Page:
“Can anybody be given a great degree of creativity? No. They can be given the equipment to develop it-if they have it in them in the first place.” – George Shearing
In his book “Outliers,” Malcolm Gladwell introduces the premise that to truly master an art or practice, one needs simply to spend hours (10,000 plus to be exact) in your discipline of choice. He argues that the amount of exposure you have to a given discipline coupled with hours of practice will eventually turn even the average individual into a ‘master’ of that discipline.
However, after spending an hour with Mani at his stand in front of Whaler’s Village on Front Street, Lahaina – I began to wonder how many times Mani has repeated the defined “10,000 hour block” mastering his craft. The shaping looks so natural that I’m more inclined to believe that he has an amazing talent ingrained in him. “I am a fourth-generation carver, I grew up watching my father and learning the trade from him,” Mani states simply with no trace of arrogance. “I’ve been doing this for years and sitting here all day, I’m always working on something.”
Mani and his brothers have been carving on Front Street for years and recently acquired a store to showcase larger items a few storefronts from Whaler’s Village by Burger King. Mani said they drive all over Maui looking for the right type of wood for their carvings taking occasional trips to Hana to get the ‘best wood.’
What amazed me the most about their carvings was the intricate details and patterns etched onto each piece. Just like how each tiki comes from a unique piece of wood, Mani carves different patterns and images into each tiki. Mani said there are four main tiki ‘faces’ with each carrying a unique meaning and power. However, the designs above the faces are all through inspiration – Mani said that he can picture a pattern as he looks at the wood and carves as it “comes to him” thus allowing each piece to truly be unique. It is amazing to see how interconnected the patterns are and the detail and accuracy of the carvings show the true talent that Mani and his brothers have – small details that an average woodcrafter may miss but ones that make Mani’s carvings unique and exquisite.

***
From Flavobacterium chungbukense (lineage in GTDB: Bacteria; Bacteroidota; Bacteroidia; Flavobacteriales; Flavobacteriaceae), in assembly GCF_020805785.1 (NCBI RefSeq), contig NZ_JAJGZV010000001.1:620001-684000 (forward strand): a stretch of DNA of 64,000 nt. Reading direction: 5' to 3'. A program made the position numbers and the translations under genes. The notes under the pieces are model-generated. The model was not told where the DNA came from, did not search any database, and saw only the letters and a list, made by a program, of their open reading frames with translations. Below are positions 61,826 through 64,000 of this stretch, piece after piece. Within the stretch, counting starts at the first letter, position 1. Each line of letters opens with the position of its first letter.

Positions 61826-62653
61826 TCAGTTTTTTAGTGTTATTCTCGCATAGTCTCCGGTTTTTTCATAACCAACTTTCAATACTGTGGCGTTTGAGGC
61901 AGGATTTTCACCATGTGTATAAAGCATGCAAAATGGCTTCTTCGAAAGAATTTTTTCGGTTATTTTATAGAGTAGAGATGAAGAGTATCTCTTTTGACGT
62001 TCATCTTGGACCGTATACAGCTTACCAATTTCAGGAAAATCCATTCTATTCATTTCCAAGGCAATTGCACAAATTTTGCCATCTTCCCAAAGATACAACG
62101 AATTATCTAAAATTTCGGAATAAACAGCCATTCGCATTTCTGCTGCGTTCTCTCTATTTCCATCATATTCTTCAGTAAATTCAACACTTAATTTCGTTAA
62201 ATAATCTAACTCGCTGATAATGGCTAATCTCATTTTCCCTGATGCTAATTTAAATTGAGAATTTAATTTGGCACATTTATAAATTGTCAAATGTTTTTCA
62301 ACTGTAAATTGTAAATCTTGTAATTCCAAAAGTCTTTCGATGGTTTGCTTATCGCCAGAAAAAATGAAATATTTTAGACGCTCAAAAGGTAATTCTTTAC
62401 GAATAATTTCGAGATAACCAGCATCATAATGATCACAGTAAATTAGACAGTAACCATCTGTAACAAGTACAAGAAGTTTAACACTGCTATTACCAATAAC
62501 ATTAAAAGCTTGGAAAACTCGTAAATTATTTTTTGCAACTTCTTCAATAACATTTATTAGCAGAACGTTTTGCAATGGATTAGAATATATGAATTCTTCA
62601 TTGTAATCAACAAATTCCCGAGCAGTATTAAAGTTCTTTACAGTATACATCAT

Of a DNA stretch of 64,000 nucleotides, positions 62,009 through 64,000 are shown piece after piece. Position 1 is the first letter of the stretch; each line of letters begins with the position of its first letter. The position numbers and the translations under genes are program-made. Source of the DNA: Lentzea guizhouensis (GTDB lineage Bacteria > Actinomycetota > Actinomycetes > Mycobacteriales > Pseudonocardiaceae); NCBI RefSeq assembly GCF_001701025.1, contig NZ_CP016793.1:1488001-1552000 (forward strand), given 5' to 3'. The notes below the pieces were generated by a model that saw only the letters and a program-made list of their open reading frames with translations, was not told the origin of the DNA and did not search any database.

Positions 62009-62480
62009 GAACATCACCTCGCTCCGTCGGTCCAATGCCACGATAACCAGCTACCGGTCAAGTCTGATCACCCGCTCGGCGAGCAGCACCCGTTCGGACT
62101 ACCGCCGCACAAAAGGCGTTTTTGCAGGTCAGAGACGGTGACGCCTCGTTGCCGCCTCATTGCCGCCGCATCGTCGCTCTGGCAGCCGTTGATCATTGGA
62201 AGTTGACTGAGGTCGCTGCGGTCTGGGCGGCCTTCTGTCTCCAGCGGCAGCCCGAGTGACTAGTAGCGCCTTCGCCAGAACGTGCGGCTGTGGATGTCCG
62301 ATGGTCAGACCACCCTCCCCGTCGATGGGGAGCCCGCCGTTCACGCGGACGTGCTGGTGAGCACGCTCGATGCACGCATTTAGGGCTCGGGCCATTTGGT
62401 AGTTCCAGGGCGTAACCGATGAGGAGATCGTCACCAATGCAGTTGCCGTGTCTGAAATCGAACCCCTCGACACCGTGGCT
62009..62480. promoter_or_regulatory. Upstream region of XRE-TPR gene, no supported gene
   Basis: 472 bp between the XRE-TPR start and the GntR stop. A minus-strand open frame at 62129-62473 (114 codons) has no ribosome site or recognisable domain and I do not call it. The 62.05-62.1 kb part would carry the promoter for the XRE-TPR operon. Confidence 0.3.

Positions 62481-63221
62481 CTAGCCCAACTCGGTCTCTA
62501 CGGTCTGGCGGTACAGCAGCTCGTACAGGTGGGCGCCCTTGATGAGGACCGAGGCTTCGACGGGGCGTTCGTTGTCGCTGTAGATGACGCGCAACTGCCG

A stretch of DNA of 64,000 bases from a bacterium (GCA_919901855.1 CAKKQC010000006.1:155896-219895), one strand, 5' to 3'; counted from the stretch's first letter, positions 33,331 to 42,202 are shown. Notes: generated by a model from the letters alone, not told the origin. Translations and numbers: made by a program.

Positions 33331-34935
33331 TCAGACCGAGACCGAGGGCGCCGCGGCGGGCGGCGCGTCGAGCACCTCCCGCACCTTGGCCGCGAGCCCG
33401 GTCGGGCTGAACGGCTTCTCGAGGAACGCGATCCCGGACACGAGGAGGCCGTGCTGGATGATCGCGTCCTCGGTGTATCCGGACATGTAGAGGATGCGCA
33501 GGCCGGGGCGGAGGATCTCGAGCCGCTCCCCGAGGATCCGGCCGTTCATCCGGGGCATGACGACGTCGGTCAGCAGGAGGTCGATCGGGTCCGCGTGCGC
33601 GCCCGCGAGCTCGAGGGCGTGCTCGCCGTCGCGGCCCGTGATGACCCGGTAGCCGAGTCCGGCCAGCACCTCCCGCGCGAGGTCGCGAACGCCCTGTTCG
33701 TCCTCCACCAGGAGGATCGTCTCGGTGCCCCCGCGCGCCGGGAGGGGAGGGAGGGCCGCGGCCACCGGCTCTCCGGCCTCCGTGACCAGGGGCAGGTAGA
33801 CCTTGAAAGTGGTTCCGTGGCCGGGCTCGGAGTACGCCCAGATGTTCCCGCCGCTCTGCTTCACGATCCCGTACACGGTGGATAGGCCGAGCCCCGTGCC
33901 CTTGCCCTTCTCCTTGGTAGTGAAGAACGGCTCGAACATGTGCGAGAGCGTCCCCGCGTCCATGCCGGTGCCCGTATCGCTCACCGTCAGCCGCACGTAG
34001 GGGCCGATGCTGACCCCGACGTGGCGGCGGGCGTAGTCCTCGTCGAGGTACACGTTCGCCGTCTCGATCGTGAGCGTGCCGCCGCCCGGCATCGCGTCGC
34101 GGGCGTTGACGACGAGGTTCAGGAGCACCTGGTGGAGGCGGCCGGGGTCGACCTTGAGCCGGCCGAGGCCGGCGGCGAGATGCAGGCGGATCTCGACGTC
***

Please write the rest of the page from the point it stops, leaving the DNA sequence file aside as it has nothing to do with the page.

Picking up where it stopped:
In a world that is increasingly based on economies of scale and mass production, it’s refreshing to sit with Mani and watch how each piece comes through hours of chipping as evidenced by all the wood chips around him. We will feature specifics on Mani and his carvings in future posts. Please subscribe to our email list to be kept up to date on new posts and find us on Facebook!
Mahalo for reading!